Academic journal article Minerva: Quarterly Report on Women and the Military

Molly Merryman. Clipped Wings: The Rise and Fall of the Women Airforce Service Pilots (WASPs) of World War II

Academic journal article Minerva: Quarterly Report on Women and the Military

Molly Merryman. Clipped Wings: The Rise and Fall of the Women Airforce Service Pilots (WASPs) of World War II

Article excerpt

New York: University Press, 1998. 237 pp. Illustrations, notes, bibliography, and index. $20.00 (paper) ISBN 0-8124-75568-2.

Reviewed for MINERVA by Rhonda L. Smith, Department of History, Eastern Kentucky University

Women Airforce Service Pilots and the Gender Issue

When the United States entered World War II, its military service and its industry faced the need to find and train workers and servicemen to meet the unprecedented demands of mobilizing the American economy and fighting a two front war. One way of meeting these demands was to hire, enlist, and train women for hobs once deemed "men's work." Millions of women left home for work in factories, hospitals, and military bases. Another 350,000 either enlisted in the Army or Navy or joined a military auxiliary service. Of these 350,000, 1,104 were women who flew military aircraft for the Women's Air Service Pilots (WASPs). These women delivered airplanes, helped train gunnery recruits, taxied officials, and tested aircraft. They put on men's flying coveralls, and learned to fly the army way. In 1942, over 25,000 women applied to the new women's pilot training program. 1,830 were accepted and 1100 graduated.

The WASP program has inspired several books including Sally van Wagner Keil's Those Wonderful Women in Their Flying Machines, Jean Hascall Cole's Women Pilots of World War II, and, Byrd Howell Granger's On Final Approach. Most of the works on the WASPs are either memoirs or popular histories, and even fiction. Janet Dailey's Silver Wings, Santiago Blue is a fictionalized account of the WASP program, written in the romance genre. One of the more scholarly books on the WASPs is Molly Merryman's Clipped Wings: The Rise and Fall of the Women Airforce Service Pilots (WASPs) of Worm War II.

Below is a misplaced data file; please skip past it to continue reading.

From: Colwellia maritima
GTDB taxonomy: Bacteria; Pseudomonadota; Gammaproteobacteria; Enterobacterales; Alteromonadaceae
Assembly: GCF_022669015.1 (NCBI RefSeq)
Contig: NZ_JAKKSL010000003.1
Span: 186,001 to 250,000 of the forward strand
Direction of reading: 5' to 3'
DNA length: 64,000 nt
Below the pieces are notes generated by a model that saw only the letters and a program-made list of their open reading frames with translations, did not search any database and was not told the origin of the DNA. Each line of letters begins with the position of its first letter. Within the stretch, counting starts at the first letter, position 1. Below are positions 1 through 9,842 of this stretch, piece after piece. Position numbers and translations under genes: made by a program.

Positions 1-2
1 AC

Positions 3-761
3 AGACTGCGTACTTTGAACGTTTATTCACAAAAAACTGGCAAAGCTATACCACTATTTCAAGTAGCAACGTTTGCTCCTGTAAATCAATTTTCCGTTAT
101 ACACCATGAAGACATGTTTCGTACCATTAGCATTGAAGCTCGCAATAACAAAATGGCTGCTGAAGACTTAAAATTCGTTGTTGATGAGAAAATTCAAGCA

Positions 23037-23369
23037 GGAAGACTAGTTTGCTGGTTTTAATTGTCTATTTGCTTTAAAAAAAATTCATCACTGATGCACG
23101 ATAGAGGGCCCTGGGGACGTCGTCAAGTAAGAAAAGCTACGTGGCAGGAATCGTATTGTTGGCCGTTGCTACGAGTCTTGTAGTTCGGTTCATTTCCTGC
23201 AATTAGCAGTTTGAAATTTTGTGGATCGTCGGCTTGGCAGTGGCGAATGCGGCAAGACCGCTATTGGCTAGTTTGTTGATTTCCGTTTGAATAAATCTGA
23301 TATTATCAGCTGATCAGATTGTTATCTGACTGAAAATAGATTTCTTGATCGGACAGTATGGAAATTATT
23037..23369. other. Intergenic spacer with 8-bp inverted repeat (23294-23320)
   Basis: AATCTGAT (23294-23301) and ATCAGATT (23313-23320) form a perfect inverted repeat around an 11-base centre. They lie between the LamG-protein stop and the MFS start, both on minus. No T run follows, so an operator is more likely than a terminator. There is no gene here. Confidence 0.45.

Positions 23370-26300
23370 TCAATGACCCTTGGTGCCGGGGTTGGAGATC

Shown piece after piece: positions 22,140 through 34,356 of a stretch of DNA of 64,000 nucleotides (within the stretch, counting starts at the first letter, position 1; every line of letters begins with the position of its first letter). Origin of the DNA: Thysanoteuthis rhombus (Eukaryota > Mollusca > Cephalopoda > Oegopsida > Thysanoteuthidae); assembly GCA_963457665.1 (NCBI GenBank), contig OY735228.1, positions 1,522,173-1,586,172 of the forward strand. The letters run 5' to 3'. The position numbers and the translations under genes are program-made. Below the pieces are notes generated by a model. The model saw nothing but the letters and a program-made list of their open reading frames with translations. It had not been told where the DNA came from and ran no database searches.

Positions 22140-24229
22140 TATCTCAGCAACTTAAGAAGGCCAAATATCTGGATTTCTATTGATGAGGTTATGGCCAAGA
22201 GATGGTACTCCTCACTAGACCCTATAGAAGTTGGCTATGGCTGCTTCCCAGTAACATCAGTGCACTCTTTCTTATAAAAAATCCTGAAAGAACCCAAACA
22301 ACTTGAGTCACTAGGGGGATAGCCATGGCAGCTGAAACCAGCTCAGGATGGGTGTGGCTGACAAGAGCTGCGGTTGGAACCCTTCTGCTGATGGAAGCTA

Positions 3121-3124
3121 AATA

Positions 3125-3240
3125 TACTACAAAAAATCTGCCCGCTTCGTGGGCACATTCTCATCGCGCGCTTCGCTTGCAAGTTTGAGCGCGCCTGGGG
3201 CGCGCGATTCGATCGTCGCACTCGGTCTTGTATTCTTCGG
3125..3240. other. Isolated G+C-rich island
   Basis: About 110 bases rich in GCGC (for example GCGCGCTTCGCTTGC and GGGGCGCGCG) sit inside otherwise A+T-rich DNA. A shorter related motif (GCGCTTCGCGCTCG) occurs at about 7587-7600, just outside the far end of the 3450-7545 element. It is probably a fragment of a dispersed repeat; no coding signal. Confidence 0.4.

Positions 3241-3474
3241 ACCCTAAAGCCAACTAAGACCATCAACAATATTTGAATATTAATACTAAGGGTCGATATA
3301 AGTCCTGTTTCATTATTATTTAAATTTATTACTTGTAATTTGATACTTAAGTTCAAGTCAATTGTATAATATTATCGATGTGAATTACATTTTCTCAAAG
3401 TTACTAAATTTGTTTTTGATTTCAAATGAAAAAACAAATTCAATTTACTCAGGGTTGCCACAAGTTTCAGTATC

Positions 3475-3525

Clipped Wings examines the WASP program from its development in September 1942 through its disbandment in December, 1944. Merryman analyzes the role of women pilots and their contribution to World War II. As Merryman pointed out the WASPs "performed an essential role" in America's war effort. They flew every type of airplane the Army Air Corps possessed and released hundreds of men for combat. Despite their success, however,

the WASPs were unappreciated and their contributions unrecognized. A civilian organization, the WASPs were not considered military personnel. After disbandment, WASPs were not recognized as veterans and could not receive benefits. The thirty-eight women pilots killed during service to their country, were ineligible for military funerals. …

Search by... Author
Show... All Results Primary Sources Peer-reviewed

Oops!

An unknown error has occurred. Please click the button below to reload the page. If the problem persists, please try again in a little while.